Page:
Readers write about Supreme Court politics, immigrant workers, potential conflict with Iran, and green lumberjack competitions.
The Supreme Court should not act on political beliefs
Regarding the June 30 article, "A less deferential high court": The article mentions the principle of judicial minimalism. I think our Supreme Court needs to follow this idea strictly. The Supreme Court was never meant to be a political body. It was supposed to be the branch outside the fray of politics that kept everyone else following the rules laid out in the Constitution. This was enshrined in an early court decision (Marbury v. Madison) that claimed for the court the right of "judicial review."
Unfortunately, the reporting of what I would call sniping at each other's politics, engaged in by members of the court, shows that perhaps these members have themselves fallen into the trap of using the judiciary as a back door to enact their own set of political beliefs.
The litmus test for a decision should be, "Is this allowed for in our Constitution?" not, "What do the people (conservative or liberal) think we should do?"
Shouldn't we be willing to follow our own rules as a country? After all, if we really think something in the Constitution is out of whack, we can always amend it. That is itself a difficult task, but shouldn't it be?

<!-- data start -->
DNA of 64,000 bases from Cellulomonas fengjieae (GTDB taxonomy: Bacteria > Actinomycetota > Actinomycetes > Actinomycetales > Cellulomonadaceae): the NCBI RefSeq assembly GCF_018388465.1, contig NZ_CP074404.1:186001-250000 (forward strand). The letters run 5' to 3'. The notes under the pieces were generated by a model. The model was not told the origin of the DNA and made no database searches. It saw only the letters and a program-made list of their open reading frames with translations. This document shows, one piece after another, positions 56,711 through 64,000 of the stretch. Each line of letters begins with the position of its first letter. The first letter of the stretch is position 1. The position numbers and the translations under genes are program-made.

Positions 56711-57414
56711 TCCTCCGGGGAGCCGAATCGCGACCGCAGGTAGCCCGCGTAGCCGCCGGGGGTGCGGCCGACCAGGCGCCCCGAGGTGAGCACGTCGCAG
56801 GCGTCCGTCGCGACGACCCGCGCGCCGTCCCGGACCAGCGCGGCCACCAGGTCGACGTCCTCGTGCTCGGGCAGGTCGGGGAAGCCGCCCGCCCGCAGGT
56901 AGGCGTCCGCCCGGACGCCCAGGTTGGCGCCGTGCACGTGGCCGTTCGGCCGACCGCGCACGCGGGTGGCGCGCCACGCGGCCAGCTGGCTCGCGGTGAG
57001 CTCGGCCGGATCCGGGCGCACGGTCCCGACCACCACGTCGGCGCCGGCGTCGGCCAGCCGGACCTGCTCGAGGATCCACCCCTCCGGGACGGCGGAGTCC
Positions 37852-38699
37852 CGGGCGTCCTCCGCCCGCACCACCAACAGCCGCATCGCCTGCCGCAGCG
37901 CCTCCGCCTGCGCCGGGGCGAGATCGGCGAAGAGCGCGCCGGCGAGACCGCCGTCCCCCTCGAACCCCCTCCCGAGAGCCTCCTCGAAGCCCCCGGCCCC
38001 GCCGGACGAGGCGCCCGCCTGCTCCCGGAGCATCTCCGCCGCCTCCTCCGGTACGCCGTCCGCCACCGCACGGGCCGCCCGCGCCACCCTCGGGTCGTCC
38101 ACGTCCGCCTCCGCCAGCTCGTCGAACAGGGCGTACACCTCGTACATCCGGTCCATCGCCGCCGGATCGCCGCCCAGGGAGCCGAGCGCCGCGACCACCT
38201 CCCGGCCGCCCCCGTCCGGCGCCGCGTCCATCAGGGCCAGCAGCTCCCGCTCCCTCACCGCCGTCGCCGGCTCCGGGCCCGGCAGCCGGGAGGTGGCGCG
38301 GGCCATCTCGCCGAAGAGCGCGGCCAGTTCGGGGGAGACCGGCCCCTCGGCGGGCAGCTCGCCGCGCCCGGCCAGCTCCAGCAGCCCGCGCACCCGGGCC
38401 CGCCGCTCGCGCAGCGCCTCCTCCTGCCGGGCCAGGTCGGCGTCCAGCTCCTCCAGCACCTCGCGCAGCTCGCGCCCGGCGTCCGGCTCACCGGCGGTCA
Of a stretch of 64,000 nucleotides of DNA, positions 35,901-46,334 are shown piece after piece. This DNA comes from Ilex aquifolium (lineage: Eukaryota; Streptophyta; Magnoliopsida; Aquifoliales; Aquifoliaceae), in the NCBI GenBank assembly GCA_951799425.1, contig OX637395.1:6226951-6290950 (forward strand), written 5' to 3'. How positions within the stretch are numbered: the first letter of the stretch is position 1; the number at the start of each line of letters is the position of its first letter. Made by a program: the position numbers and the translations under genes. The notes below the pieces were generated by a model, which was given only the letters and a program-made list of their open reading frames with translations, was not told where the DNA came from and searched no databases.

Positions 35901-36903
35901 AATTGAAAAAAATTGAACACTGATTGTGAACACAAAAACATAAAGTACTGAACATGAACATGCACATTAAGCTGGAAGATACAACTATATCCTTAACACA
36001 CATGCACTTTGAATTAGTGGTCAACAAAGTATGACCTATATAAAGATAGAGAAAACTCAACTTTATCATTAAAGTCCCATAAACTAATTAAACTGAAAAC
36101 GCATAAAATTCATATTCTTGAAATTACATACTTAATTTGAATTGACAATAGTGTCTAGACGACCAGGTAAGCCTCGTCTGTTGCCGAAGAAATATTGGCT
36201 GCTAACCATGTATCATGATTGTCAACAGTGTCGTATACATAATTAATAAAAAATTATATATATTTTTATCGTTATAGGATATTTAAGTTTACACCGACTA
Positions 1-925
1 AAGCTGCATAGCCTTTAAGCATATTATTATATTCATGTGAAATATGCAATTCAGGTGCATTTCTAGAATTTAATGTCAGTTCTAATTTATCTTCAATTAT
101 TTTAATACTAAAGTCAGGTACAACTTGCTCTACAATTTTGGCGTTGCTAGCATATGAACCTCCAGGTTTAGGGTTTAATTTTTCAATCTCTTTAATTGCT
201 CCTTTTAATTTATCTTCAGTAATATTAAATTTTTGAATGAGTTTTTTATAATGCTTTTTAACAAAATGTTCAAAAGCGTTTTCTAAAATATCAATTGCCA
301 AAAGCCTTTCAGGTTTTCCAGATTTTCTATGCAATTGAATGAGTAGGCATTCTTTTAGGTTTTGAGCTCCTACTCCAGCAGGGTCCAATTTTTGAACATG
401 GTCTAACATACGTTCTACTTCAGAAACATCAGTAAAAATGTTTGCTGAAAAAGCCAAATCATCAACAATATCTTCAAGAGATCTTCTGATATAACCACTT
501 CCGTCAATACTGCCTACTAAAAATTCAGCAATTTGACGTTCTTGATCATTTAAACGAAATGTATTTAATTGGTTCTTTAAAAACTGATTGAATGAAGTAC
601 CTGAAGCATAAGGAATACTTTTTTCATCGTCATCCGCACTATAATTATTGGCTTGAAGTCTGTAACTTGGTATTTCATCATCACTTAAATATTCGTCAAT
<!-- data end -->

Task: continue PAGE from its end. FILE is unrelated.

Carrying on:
Immigrant workers support US jobs
In response to David Francis's June 23 commentary, "Immigration crackdown may boost US job prospects": The column perpetuates the flawed notion that the number of jobs in the US economy is fixed and that each immigrant employed here is depriving a US worker of a job. The reality is starkly different. In agriculture, for instance, the US government estimates that between half and three quarters of the 2.5 million farmworkers are immigrants not properly authorized to work in the US.
Few Americans apply for farm work. Yet, each farmworker job supports three to four American jobs in the surrounding economy – packaging, processing, transportation, equipment sales, and service. Without farmworkers, fruit, dairy, nursery, and vegetable production will move offshore. So will most of the related-economy jobs. Bottom line – immigrant farmworkers create US jobs.